The standards by which historic areas are judged worthy of Conservation Area status have changed significantly, (In particular since the publication of PPG15 in 1994). Conservation Area assessment has become more stringent to prevent the designation of areas that either, have very low levels of building and landscape preservation or, are designated for strategic reasons. The Borough like many other Local Authorities has a number of Conservation Areas that were designated some time ago and which are no longer of a sufficient standard to retain their designation as Conservation Areas. Policy Context Conservation Areas are protected by hierarchy of policies at national regional and local levels. The Planning (listed Buildings and Conservation Areas) Act 1990 sets out the legal framework for the development and protection of the historic environment. Planning Policy Guidance Note 15 expands upon and develops the policies from the Act which together with London Plan establishes a regional frame work for the development of Londons historic environment. The historic areas of the Borough are also subject to local control through the core policies of the Local Development Framework and Supplementary Planning guidance.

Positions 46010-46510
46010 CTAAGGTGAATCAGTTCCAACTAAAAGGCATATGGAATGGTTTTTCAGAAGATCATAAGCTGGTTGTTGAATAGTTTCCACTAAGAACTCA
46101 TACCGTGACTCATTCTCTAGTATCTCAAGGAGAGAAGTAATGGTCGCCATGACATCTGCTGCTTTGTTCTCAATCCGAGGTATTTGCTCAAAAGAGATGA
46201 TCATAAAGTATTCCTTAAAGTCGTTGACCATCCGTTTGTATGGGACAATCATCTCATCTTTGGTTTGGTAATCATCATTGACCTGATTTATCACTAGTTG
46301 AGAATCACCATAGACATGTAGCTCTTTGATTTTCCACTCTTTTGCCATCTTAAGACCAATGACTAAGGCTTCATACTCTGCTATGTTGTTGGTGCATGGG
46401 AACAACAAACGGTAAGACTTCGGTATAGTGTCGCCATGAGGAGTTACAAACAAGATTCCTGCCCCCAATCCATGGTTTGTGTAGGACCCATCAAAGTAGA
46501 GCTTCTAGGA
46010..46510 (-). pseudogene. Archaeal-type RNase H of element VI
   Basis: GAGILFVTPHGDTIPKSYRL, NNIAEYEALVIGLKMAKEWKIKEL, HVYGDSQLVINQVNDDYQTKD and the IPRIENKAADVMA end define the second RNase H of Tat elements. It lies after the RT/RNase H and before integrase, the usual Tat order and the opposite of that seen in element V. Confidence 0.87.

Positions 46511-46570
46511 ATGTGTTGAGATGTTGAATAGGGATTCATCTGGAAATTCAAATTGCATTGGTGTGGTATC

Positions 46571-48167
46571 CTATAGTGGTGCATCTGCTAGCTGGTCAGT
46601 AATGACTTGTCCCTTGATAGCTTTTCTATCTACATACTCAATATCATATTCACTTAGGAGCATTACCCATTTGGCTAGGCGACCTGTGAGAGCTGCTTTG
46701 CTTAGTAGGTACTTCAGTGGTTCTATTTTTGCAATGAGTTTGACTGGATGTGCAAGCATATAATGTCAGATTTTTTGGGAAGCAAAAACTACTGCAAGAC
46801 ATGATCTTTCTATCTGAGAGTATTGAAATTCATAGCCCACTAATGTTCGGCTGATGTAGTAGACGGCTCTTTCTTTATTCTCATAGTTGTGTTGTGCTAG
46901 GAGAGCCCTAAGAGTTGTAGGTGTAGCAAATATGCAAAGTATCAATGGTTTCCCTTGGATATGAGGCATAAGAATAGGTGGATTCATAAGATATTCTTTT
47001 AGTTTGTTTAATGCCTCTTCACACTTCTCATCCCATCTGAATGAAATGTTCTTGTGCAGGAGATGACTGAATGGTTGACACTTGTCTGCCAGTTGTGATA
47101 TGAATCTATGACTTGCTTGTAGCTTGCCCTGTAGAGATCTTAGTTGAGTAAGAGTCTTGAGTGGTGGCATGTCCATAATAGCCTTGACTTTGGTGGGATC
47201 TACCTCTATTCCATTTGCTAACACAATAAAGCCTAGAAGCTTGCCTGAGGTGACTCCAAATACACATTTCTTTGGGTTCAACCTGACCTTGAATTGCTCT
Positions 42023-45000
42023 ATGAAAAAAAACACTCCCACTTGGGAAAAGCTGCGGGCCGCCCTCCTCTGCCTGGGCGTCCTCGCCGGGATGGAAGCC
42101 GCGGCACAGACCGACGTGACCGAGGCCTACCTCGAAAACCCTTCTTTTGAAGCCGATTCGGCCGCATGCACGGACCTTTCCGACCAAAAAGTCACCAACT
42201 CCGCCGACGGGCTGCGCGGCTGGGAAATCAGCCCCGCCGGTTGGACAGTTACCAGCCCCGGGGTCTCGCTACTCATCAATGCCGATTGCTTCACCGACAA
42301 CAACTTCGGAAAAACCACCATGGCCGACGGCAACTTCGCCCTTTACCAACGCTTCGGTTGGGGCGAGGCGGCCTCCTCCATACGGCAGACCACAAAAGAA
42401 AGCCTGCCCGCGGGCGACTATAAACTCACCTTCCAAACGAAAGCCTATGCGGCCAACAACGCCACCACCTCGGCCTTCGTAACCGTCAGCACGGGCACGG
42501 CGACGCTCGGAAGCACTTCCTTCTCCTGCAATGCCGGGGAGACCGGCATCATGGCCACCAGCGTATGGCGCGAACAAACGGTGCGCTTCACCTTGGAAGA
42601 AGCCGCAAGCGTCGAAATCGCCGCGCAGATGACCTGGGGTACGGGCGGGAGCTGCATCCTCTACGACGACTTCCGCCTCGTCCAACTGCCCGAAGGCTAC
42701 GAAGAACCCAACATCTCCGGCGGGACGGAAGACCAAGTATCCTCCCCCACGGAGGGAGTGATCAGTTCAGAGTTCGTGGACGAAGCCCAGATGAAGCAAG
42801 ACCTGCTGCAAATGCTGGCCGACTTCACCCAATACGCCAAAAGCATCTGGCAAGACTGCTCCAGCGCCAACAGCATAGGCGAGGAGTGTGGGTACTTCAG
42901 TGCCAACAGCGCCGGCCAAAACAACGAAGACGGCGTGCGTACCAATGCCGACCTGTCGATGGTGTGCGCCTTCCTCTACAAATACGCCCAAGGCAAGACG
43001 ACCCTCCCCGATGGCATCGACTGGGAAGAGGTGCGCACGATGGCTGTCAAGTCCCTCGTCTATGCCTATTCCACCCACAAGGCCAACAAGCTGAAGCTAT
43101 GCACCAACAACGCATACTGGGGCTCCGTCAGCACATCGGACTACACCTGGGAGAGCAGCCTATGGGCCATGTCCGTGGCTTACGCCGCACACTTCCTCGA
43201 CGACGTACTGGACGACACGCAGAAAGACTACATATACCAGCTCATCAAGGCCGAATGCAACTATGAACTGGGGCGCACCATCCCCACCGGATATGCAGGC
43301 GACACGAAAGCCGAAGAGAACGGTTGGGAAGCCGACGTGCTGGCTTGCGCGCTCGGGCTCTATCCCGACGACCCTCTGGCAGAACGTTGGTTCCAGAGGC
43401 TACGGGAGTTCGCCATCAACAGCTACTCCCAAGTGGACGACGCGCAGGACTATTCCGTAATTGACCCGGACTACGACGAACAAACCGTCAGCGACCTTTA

2.0 Location and Setting

2.1 Location and Context The Conservation area lies within the Welsh Harp ward of the London Borough of Brent and has a population of approximately 692 covering an area of 129719m. To the

St Andrews Character Appraisal